Prince Harry Worried He Had a ‘Limited Shelf Life’ as a Royal and Would ‘Become Less Relevant,’ Author Says

Prince Harry felt like he had a “limited shelf life” during his time in the royal family, a royal author claims. Valentine Low, author of Courtiers: the Hidden Power Behind the Crown said that Harry worried about how long he would be relevant.

Prince Harry walks at Queen Elizabeth funeral
Prince Harry | Christopher Furlong/Getty Images

Author says Prince Harry felt he had a ‘limited shelf life’ in the royal family

During an interview with Palace Confidential, Low shared some of the frustration that Harry felt in the royal family.

Prince Harry, Low said, felt he needed to “make an impact quickly” before he became less relevant as a royal. “Harry’s been frustrated and [he] has had a similar drive to [King] Charles in the sense that Harry’s aware that he has, or he felt, he had a limited shelf life.”

The author continued, “He felt that royals, if they’re not on the track to become monarch, they become less relevant as they grow older, as they move down the line of succession and as younger, more glamorous, more interesting royals come along.”

He added, “So Harry felt that by the time Prince George was going to 18 or so, no one would care about Harry. So he had this relatively small number of years in which he could make an impact and he was very keen to make an impact quickly.”

Low said that drove Harry to found the Invictus Games quickly. “Which is why the Invictus Games, he did it fantastically swiftly,” the author said. “From having the idea, to it being realized, was just one year — it’s breakneck speed.”

The institutional system created challenges, Low says

The host and Low also discussed the potential challenges of the system that’s in place for royals.

“You’re there as part of an institution and the queen was always very firm that the long-term security, the stability of the institution, was what mattered above any personal needs or desires,” he explained.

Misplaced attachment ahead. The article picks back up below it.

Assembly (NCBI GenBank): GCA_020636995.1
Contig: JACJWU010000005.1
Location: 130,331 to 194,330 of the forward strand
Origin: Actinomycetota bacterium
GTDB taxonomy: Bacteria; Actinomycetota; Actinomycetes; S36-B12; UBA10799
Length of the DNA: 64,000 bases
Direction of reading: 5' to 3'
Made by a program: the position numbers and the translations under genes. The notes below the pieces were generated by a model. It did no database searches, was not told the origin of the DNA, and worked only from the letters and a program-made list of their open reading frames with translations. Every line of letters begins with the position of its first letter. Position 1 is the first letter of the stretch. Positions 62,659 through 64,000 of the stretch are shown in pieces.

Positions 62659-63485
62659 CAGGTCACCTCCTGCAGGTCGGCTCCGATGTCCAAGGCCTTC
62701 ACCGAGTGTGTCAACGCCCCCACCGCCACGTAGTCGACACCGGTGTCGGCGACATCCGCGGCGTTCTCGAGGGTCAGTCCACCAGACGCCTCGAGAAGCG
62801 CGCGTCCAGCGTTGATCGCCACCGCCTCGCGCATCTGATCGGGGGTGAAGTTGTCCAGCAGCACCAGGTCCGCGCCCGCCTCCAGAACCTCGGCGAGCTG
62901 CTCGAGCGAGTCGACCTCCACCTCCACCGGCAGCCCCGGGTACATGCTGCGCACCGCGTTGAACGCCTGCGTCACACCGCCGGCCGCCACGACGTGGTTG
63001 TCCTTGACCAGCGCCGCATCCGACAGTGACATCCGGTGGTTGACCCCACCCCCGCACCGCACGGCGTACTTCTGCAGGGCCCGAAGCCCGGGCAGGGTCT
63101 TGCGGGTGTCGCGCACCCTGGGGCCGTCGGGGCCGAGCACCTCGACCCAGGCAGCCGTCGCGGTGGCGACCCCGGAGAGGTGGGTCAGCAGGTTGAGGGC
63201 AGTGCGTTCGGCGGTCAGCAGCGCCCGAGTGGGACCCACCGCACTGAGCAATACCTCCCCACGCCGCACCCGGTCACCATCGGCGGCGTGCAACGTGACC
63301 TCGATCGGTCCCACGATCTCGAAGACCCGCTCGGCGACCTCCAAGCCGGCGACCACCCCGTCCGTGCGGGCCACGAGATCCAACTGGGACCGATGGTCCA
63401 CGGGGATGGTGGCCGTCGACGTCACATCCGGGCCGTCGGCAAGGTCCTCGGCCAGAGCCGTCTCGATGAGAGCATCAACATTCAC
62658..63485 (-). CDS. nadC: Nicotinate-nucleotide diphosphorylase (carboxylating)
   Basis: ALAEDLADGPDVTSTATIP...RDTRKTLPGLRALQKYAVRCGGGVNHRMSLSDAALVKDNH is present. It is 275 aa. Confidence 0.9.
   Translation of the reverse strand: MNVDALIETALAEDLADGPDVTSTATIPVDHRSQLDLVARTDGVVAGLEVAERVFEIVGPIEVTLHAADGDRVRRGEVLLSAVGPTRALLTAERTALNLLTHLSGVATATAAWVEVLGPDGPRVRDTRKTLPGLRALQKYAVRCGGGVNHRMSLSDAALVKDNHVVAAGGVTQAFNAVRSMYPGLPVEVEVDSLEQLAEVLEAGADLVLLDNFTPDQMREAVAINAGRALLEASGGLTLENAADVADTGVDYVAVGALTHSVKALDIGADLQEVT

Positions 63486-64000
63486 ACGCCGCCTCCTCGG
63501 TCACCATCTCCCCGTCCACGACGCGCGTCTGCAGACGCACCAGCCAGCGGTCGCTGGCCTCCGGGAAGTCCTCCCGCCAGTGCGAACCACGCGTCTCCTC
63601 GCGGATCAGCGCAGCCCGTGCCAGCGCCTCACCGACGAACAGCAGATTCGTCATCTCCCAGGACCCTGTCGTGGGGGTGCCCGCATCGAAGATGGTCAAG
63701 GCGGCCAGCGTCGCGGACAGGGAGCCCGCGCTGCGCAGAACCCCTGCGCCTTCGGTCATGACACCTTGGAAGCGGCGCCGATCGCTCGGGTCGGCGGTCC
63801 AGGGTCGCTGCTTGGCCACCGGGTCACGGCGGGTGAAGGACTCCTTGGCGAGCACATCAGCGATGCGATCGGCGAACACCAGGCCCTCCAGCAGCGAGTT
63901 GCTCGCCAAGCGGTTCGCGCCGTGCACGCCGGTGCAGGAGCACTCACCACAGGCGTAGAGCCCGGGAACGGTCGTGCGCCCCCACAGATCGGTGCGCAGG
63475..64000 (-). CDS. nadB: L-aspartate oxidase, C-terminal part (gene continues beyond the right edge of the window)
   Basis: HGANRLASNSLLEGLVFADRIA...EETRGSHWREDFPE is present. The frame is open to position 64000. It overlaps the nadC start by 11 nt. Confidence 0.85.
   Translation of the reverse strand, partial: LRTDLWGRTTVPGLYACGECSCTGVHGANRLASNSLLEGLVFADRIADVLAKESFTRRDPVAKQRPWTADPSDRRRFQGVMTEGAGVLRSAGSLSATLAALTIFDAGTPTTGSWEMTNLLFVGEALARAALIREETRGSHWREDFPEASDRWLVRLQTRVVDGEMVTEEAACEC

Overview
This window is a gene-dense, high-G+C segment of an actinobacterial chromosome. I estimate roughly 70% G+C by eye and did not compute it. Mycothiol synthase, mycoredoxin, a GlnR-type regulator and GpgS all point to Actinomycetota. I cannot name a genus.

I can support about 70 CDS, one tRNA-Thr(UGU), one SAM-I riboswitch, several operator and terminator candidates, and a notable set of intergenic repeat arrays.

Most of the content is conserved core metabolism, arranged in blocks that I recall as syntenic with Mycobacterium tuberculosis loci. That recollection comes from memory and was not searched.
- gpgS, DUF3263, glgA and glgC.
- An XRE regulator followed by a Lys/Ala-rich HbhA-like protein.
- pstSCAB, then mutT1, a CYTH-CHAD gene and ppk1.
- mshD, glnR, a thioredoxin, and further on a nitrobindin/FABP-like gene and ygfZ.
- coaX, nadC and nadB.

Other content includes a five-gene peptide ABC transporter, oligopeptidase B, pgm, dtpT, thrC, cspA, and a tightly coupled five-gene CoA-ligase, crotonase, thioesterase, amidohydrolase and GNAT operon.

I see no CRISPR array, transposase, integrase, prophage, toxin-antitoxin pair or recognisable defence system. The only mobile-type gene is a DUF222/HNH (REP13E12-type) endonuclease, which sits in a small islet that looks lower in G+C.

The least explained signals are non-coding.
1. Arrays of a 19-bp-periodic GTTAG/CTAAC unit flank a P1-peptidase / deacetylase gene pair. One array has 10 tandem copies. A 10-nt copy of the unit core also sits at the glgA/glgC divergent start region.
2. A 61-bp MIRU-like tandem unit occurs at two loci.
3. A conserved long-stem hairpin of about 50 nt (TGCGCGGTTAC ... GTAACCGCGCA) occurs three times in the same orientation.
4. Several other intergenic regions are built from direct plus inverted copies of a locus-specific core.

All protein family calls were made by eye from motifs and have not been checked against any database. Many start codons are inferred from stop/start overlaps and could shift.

Low said the Sussexes’ situation was “quite complex” and a “compromise” was never in the mix. “There was never going to be any common meeting ground, there was no compromise,” he explained. “So in a sense, I think it was inevitable that they should leave. But the tragedy was it was actually so acrimonious. It didn’t have to be so acrimonious.”

He said the institution “tried hard to show flexibility” in “imaginative ways” for Harry and Meghan to exist in the royal family but it wasn’t in the cards.

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Author says the palace failed the Sussexes

Low also discussed “where the institution went wrong” in Prince Harry and Meghan’s “first year or so of their marriage and in particular between January 2019 and about late summer-early autumn of that year.”

He explained, “That was the period when Meghan and Harry, in particular Meghan, was deeply unhappy and they were obviously frustrated and no one had a big meeting in which they sat down and said, ‘Listen, this is going wrong, let’s talk about this, let’s work out how we can solve it’ and they didn’t do that until it was too late. I think that was a failure on their part.”

He added, “Yeah, Harry and Meghan could be difficult. I don’t think there’s any denying that but I don’t think the palace rose to the occasion either.”